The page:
SFIFF Review: Counting

(The 59th San Francisco International Film Festival ran April 21-May 5.)

counbtingCounting is a difficult film to pin down. But that’s precisely what makes it so engaging. All films are art to some extent (for better or worse). But typically, the narrative is the main focus. In Jem Cohen’s latest film, the art is the focus, made all the more so by the lack of narrative and the frequently incongruent audio. Shot primarily in New York City, Moscow, Istanbul, and Sharja, Counting often feels like a travel diary wherein the traveler is the camera itself and Cohen is a ghost who pops up from time to time.

The film is broken into 15 parts, each beginning with a title and ending with the date and city in which the footage was shot. Sometimes the segment has a postscript such as in part 2: “A Day is Long”… “But a lifetime is short.” The titles are a mantra – something on which to ruminate or puzzle over during the segment. You begin to notice recurring motifs such as travel (planes, trains and automobiles) – but always with the camera trained out the window to catch the passing scenery; frequent shots of new construction contrast with neglected buildings and sidewalks; people hustle and bustle through the streets, passing static vagrants and paying them no mind; nature pushes through concrete, fighting for the right to exist; cats abound…

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Hammer to Nail Review: Restoration

posterrestorationHorror fans (myself included) know that it’s tough to keep the water in the well fresh. We tend to be very forgiving about this, however, because our love for the genre is pure. Zach Ward’s feature directing debut, Restoration, is built with a familiar framework. A young couple buys a house, which turns out to be haunted by the ghost of a little girl who perished under mysterious circumstances. But Ward is clearly studied. He understands, and utilizes, that winning formula. And then he makes it his own by adding a few twists and turns and spending some time on character development, so that you really feel for the protagonists by the time you reach the heart-pounding third act.

Becca (Emily O’Brien) and Todd (Adrian Gaeta) have just moved to town for Becca’s residency at the local hospital. Something our presidential candidates have failed to address during their campaigns is the fact that lower-income people are always stuck buying the haunted fixer-uppers. Fortunately, Todd is handy, so he takes it upon himself to make the place livable while Becca goes off to work the most stressful job in the universe, dealing with trauma patients. One day, Todd finds the world’s creepiest teddy bear hidden inside one of the walls, and hidden inside that is the 30-year-old diary once belonging to a little girl named Katie…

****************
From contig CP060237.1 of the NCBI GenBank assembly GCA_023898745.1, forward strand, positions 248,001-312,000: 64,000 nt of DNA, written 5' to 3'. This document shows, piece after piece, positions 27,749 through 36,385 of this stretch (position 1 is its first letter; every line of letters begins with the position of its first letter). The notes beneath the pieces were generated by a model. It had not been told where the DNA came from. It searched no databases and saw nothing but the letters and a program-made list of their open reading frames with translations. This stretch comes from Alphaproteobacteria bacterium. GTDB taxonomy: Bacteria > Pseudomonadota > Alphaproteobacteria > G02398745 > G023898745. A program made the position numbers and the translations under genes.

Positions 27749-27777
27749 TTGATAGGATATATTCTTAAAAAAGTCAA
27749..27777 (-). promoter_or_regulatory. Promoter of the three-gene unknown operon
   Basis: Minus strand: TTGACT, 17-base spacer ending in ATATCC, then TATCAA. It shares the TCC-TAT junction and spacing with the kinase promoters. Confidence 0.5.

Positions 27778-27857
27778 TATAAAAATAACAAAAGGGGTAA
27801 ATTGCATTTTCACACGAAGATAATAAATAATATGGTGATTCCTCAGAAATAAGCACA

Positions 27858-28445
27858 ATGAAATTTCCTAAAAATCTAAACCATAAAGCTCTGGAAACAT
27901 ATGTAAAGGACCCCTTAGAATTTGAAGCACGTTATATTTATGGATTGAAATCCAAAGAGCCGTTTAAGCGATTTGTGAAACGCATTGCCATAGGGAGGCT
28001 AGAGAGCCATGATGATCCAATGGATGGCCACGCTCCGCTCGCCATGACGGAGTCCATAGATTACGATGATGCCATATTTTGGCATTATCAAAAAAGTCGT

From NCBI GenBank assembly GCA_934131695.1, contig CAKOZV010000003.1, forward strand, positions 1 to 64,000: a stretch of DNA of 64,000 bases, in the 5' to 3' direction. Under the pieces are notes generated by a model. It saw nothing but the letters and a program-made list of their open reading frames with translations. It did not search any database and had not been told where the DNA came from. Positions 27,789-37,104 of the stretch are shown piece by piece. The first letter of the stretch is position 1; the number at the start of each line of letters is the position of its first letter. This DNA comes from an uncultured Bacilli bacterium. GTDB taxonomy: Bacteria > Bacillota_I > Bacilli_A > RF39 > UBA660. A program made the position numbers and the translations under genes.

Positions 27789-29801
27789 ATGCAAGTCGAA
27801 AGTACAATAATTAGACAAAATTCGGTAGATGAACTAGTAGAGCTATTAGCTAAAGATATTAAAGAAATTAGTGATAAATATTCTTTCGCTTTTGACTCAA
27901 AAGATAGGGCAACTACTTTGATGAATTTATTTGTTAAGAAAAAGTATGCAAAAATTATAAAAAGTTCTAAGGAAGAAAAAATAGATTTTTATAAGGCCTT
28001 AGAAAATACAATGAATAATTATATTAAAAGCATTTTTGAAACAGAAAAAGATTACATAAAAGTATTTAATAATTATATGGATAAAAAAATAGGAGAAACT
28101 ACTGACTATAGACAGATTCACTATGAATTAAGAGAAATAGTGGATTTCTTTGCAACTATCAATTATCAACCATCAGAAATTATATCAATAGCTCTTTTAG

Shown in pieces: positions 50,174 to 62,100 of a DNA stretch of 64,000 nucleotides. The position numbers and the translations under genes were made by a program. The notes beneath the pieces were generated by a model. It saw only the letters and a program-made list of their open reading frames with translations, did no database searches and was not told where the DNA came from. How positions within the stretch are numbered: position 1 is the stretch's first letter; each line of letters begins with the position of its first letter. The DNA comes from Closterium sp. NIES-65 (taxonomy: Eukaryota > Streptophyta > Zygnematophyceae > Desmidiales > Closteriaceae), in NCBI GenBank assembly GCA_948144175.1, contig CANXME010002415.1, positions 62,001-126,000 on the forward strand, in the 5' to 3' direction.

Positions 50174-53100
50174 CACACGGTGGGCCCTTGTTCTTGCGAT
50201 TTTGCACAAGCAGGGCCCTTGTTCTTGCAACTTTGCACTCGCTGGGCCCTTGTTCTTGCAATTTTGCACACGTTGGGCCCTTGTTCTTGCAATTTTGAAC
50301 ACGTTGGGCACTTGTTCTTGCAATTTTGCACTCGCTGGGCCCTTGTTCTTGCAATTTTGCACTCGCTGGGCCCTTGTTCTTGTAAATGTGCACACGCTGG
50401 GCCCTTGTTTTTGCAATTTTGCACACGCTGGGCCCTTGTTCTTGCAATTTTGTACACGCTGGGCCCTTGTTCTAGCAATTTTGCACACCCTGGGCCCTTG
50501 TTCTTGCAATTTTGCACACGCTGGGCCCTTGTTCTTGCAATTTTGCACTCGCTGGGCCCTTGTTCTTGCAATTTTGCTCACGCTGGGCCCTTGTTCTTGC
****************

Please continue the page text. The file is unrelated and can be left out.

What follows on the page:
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Hammer to Nail Review: Pop Meets the Void

newpopWilliam Cusick wrote, directed, and starred in Pop Meets the Void, a genre-bending feature about a musician who constantly floats between fantasy realms and alternate realities. At least, I think that’s what is happening. The true reality of the protagonist is never explicit. He could be a slovenly, bearded man recording demos in his squalid basement apartment. Or he could be a clean-shaven office drone with half-hearted musical aspirations, a daughter trying to break into acting, and an existentially conflicted wife. He could instead be an international musical sensation, longing to return to a life of obscurity. Or possibly all of these versions of himself exist only in the mind of a man trapped in a sort of musical purgatory, attempting various methods of suicide when he’s not, NOT composing.

Pop Meets the Void is not as confusing as it sounds, but it definitely leaves much open to interpretation. The narrative takes a backseat to the visuals and satirical dialogue. Each realm has a distinct look (and not just because of changing facial hair), but they’re all tied together with ever-present rainbow fractal motion graphics. Sometimes the graphics accentuate the background. Other times they take over the entire frame. It’s more than eye candy but less than a feast; A snack for the eyes, if you will…

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Hammer to Nail Review: Before the Sun Explodes

beforesun “Nobody means to be horrible. They just are horrible.” This observation by a minor character could be the thesis of Debra Eisenstadt’s emotionally challenging third feature, Before the Sun Explodes.

Ken (Bill Dawes) is a middle-aged stay-at-home parent and stand-up comedian who had a taste of notoriety in the 90’s and has been struggling to reclaim it ever since. Diana (Christine Woods), his wife and the family breadwinner, has given up on him. And it’s hard to blame her, since he’s still peddling the same tired, misogynistic material he used when he was single. His b.j. jokes do not land anymore; even the crickets remain awkwardly silent when he’s on stage. He barely even believes in himself, as he argues with Diana about following his dreams of pitching a TV show based on his stage persona. So when Diana kicks him out of the house in a drunken rage, he’s completely at a loss about what to do…

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